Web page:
Legalize drugs, advocates say, and you'll, decrease drug use, virtually empty our prisons, end the violence between cartels in Mexico and move toward a more humane society in which abuse is treated as an illness, not a crime.
You see, they further instruct us, the so-called war on drugs has won nary a battle, but is essentially a hugely expensive replay of Prohibition, which did nothing to lessen alcohol consumption. What we're talking about here is liberty. Drugs such as marijuana, cocaine, heroine and methamphetamines are no worse than cigarettes or whiskey and the only ones hurt by their consumption are the adults who decide to use them.
It's on the basis of such fictions that some well-meaning people - including some of my libertarian friends - are trying to march our society off a cliff. They really ought to take a close, hard look at the facts and some well-argued, contrary analyses that come to us not just from stubborn right-wingers, but from research by think tanks, governmental agencies and highly regarded social scientists.
One such scientist is James Q. Wilson of Boston College, who makes the common-sense case that legalization will increase drug use because it will reduce the price of drugs, give increased assurance of their quality and make them easier to obtain.
In the Netherlands, the government decided to permit legal cannabis shops, and soon enough you had twice as many people aged 18 to 20 using the drug, says one report. We once had legal opiate and cocaine drugs in the country, mostly sold as medications in the late 19th century to cure what ailed you, varied sources say. The drugs ailed us into high rates of debilitating addiction that began to lessen dramatically with the passage of inhibiting laws.
With more drug use, Wilson says, will come more people on welfare, more traffic deaths and more ruined marriages. That's just the beginning. Because they so decisively unravel our self-control, drugs can render us more likely to do all kinds of things we would not do if we were straight and sober. Half of all those arrested for committing violent crimes were under the influence of drugs, says John Walters, former director of the Office of National Drug Policy, in a Wall Street Journal piece. He then gives us this startling statistic: 80 percent of all child abuse cases are drug-related. So this is the great libertarian cause - increase child abuse in America?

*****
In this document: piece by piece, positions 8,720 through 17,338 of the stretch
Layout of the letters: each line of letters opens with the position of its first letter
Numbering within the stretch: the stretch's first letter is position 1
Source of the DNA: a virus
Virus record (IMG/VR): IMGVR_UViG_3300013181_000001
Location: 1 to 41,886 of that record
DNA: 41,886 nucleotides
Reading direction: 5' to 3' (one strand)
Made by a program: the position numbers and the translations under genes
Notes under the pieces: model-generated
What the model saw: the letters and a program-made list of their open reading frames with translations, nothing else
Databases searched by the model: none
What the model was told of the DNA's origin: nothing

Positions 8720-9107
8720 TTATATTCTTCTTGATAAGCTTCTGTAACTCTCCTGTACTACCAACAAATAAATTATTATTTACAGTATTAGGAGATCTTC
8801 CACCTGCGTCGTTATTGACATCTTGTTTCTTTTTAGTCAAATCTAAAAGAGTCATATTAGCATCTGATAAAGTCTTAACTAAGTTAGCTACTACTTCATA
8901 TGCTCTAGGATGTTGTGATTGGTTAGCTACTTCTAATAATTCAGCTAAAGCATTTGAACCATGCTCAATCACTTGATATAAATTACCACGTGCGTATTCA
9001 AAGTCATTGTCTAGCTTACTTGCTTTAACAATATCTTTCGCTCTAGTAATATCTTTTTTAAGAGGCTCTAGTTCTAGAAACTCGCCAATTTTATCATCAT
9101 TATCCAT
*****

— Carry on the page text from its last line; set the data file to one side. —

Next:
The obvious fact is that use of illegal drugs does more than harm the user, but the user does in fact get harmed. Cocaine is reportedly something like seven times as addictive as alcohol, and even marijuana - - probably the least dangerous of these drugs - can cause cancer, according to a study published in 1998. It's true that drinking and smoking are hugely damaging themselves, but that's hardly an argument for more people than now to harm themselves with these drugs.
More treatment than incarceration of drug abusers makes sense, but you don't get there through setting up legal methamphetamine stores for people to introduce their neighbors to health wreckage and possibly death. Walters and others observe that courts are increasingly getting users in rehabilitation programs. And, it has been pointed out, users make up a relatively small percentage of those in federal prisons for drug-related crimes.
Despite the brouhaha to the contrary, Walters notes that anti-drug efforts have significantly decreased usage and addiction, just a Prohibition, for all its failures, did lead to less alcohol consumption, as another writer says. Decriminalizing marijuana, as some states have done, may turn out to be workable, but commercializing it? Surely not.
And what about Mexico? Walters observes that ending Prohibition did not end organized crime and that Mexico's gangs have other markets besides the one in the United States. We don't need to worsen our own state of affairs to help the Mexicans.
Jay Ambrose, formerly Washington director of editorial policy for Scripps Howard newspapers and the editor of dailies in El Paso, Texas, and Denver, is a columnist living in Colorado.
November 9, 2009